Chemical Composition.—The official oil is the East Indian Oil of Santal, and according to Chapoteaut (1882), and Chapman and Burgess (1896), contains some santalal (C15H24O), presumed to be an aldehyde boiling at 300° C. (572° F.), and from 93 to 98 per cent of santalol (C15H26O), an alcohol boiling at 310° C. (590° F.). Phosphoric anhydride converts the latter into the hydrocarbon santalene (C15H24), which boils at 260° C. (500° F.). When oil of sandal-wood is heated to 150° C. (302° F.) with acetic anhydride, the acetic ester of santalol (C15H25O.COCH3) is formed. Upon this reaction is based a method of valuation for oil of sandal-wood (see Gildemeister and Hoffmann, Die Aetherischen Oele, 1899, p. 446).

Action, Medical Uses, and Dosage.—Oil of santal is an active substance of agreeable odor employed in the treatment of subacute and chronic affections of mucous tissues, particularly gonorrhoea after the active symptoms have been mitigated. Chronic bronchitis, with fetid expectoration, chronic mucous diarrhoea, chronic inflammation of the bladder and pyelitis are also said to be benefited by it. It occasionally disturbs the gastro-intestinal tract, and, like copaiba, which it was introduced to supersede, it will occasion cutaneous eruptions. The dose ranges from 5 to 20 drops, in capsules or emulsion.

Related Products.—I. OTHER SANTAL-WOODS. The following species furnish varieties of santal-wood. (For Pterocarpus santalinus, see Santalum Rubrum.)

Santalum freycinetianum, Gaudin..Sandwich or Hawaiian Isles.

Santalum pyrularium, A. Gray..Sandwich or Hawaiian Isles.

Santalum yasi, Seeman..Fiji Islands.

Santalum austro-caledonicum, Veiell..New Caledonia.

Fusanus spicatus, R. Brown (Santalum spicatum, A. De Candolle; S. cygnorum, Miquel), Fragrant sandal-wood.—Australia. Not very fragrant, and shipped to China and India for the production of oil.

Fusanus acuminatus, R. Brown (Santalum Preissianum, Miquel; Santalum acuminatum, A. De Candolle), Native peach.—Australia. Edible fruit and seed. The nuts yield a fatty oil which is used as an illuminant. The wood is pleasantly fragrant, takes a very fine polish, and is much used in cabinet work,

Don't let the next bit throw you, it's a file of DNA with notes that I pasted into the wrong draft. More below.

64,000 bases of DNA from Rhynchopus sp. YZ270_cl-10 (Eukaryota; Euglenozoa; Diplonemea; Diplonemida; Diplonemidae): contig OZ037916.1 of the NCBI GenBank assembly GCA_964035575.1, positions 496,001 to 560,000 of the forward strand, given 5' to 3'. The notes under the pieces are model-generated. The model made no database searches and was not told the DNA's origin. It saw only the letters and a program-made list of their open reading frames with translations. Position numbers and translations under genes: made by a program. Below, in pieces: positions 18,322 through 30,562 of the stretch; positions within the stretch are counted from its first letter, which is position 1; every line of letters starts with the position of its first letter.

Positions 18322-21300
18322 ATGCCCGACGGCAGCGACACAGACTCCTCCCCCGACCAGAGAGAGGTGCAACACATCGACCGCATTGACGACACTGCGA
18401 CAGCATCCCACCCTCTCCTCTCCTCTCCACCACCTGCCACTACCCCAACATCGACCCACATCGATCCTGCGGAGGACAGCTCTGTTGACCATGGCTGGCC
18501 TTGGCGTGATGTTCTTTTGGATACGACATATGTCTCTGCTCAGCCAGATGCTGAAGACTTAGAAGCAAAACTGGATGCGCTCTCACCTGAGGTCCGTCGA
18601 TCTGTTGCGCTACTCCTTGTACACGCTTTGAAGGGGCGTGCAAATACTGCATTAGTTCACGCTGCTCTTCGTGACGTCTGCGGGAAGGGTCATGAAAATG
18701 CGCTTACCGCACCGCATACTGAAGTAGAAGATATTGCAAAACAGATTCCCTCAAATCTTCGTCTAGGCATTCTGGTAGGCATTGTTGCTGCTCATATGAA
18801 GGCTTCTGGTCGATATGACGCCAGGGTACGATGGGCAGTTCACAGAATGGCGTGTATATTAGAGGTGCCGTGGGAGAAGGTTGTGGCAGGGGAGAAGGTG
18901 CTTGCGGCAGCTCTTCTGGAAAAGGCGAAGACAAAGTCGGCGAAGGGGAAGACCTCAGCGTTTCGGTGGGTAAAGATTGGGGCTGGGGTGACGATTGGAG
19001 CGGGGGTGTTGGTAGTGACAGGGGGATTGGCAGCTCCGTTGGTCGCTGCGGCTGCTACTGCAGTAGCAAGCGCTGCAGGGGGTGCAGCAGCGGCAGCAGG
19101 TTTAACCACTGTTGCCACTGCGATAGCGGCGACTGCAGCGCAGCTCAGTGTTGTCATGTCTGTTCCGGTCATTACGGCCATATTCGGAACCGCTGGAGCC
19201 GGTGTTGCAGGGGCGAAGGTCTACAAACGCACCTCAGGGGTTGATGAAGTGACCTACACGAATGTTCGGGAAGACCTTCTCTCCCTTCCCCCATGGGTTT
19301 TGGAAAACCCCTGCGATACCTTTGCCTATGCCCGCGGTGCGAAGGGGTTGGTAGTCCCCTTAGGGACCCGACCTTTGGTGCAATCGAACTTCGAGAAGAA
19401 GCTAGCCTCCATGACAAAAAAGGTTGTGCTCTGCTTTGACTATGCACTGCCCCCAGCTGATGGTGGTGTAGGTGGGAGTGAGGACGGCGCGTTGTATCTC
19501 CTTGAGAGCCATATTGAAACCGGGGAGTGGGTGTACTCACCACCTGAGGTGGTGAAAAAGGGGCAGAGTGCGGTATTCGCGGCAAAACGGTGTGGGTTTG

Fusanus persicarius, F. von Mueller (Santalum persicarium, F. von Mueller), Native sandalwood.—Australia. Yields a grade of sandal-wood.

Santalum lanceolatum, R. Brown (S. oblongatum, R. Brown).—Australia. Sandal-wood of the colonists. Yields an agreeable purple fruit. Wood firm, yellow, and close-grained. Useful in cabinet work.

Santalum obtusifolium, R. Brown (Santalum ovatum, R. Brown), Sandal-wood.—Australia. Yields a portion of Australian sandal-wood.

The source of JAPANESE SANDAL-WOOD is unknown. WEST INDIAN SANDAL-WOOD is derived from Amyris balsamifera, Linné, not belonging to Santalaceae (Schimmel & Co., 1899).

The wood furnishing the last-named oil is called Venezuela sandal-wood.

The Eremophila mitchelli, Bentham (Nat. Ord.—Myropinae), is known in Queensland as Sandal-wood, Bastard sandal-wood, and Rosewood. It is very fragrant, beautifully grained, brown, and used for veneers. It is not a true sandal-wood. The so-called sandal-wood bark bears no relation to the sandal-woods, and is thought to be derived from a species of Myrospermum, or Myroxylon. A fluid resembling Peru balsam may be obtained from it. The bark is used as an altar incense.

II. OTHER SANTAL OILS. (See Schimmel & Co., Report, Oct., 1893; also Power's Essential Oils.).

OIL OF SANTAL (South Australian).—From Santalum Preissianum, Miquel (Fusanus acuminatus, R. Brown). Color, cherry-red; congeals at ordinary temperature; specific gravity, 1.022; constituent, a crystallizable alcohol, melting at 101° to 103° C. (213.8° to 217.4° F.); yield, 5 per cent.

OIL OF SANTAL (African).—Botanical source unknown. From Madagascar. Color, ruby-red; specific gravity, 0.969; consistence, like the official santal oil; yield, 3 per cent.

OIL OF SANTAL (West Indian).—(For botanical source, see Related Woods.) Specific gravity, 0.963 to 0.967; optical rotation, about +26°; yield, 1.5 to 3. 5 per cent.

OIL OF SANTAL (West Australian from Swan River).—From Santalum cygnorum, Miquel (Fusanus spicatus, R. Brown). Specific gravity, 0.953; optical rotation, +5° 20'; odor, resinous, empyreumatic, and sharp; yield, 2 per cent; seems to contain 75 per cent santalol (E. J. Parry, 1898).

King's American Dispensatory, 1898, was written by Harvey Wickes Felter, M.D., and John Uri Lloyd, Phr. M., Ph. D.